Experience College Classes Before You Cross The Stage
IF YOU’RE LOOKING TO GET YOUR FEET WET with college-level work you may not have to wait until you graduate. More than 80% of colleges now offer ways for high school students to earn college credit while still in high school.
The most common type of program dual enrollment comes in many forms but typically provides classes either at your high school at a community college or university or online. These classes meet the requirements to allow you to earn high school and college credit.
For example at Clarion College (PA) the dual enrollment program provides an opportunity for students to take college courses and high school courses at the same time. The college credits count toward both high school graduation and your college transcript. At Clarion classes are taken at one of the college’s campuses. The University of Oregon’s dual enrollment program allows students to attend classes at the university or at one of two local community colleges.
Many states have passed laws encouraging dual enrollment by requiring that high schools notify students of its availability and grant high school credit (in addition to college credit) for students who take the college courses. In Michigan the high school district may even have to pay for the cost of the course! For example under Michigan State University’s (MSU) “GATE” program (Gifted and Talented Education) students in 11th and 12th grade can take courses at MSU that count toward high school and college credit and the cost is paid by the high school district. Of course every state and college is different so check on the eligibility criteria and cost before applying.
Some states now have special accelerated high schools designed for dual enrollment. These programs are for students ready to take on a heavier load of college-level work. For example Florida Atlantic University (FAU) hosts a program called FAU High School where top students can take actual college classes and receive simultaneous high school credit and college course hours.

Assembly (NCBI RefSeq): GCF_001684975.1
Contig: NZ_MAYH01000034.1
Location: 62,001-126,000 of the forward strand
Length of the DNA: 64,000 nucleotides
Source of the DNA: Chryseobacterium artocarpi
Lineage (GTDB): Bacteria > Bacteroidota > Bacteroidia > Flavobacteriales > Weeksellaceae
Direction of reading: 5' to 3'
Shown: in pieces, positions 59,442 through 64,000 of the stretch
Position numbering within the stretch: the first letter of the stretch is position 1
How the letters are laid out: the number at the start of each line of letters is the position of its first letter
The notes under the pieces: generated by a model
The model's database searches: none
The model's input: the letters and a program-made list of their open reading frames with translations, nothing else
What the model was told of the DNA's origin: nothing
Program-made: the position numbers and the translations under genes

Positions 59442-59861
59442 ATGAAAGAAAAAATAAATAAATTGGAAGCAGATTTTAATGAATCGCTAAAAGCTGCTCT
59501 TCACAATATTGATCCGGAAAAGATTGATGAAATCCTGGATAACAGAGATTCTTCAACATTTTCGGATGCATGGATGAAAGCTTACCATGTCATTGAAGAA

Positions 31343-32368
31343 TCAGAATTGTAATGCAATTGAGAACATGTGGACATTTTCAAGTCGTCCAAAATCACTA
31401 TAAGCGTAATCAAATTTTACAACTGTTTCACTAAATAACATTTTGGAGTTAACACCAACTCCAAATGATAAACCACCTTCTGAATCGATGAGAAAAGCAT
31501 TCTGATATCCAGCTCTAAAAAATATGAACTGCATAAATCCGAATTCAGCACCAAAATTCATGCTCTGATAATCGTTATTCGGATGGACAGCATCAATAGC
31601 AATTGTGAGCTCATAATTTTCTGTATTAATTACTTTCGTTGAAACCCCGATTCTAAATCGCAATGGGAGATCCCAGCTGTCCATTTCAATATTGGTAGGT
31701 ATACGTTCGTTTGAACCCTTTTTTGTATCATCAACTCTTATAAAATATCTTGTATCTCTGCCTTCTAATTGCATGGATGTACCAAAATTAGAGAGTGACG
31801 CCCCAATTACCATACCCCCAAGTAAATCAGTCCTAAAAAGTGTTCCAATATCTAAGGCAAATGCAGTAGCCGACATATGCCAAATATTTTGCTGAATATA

To be accepted into a dual enrollment program you may need to have a minimum GPA and/or achieve a certain score on the SAT ACT or other standardized tests.
Like most decisions there are pros and cons to dual enrollment. While you have the advantage of getting a jump-start on college and earning credits at the same time college courses can be rigorous and there may be extra cost and some inconvenience in traveling to the class.
The other thing to consider is whether your time is better spent taking AP courses particularly if the dual enrollment courses are provided at a community college. While you don’t get college credit for AP courses you can take the AP exams to get college credits. The AP exams are standardized so the credits are more likely to be accepted than those from a community college course. In addition a good grade in an AP course may be given greater weight by colleges than a grade from a community college course that isn’t as well known.
To find out about dual enrollment opportunities check out colleges in your area. You can also contact your guidance counselor to see which dual enrollment programs are offered at your high school.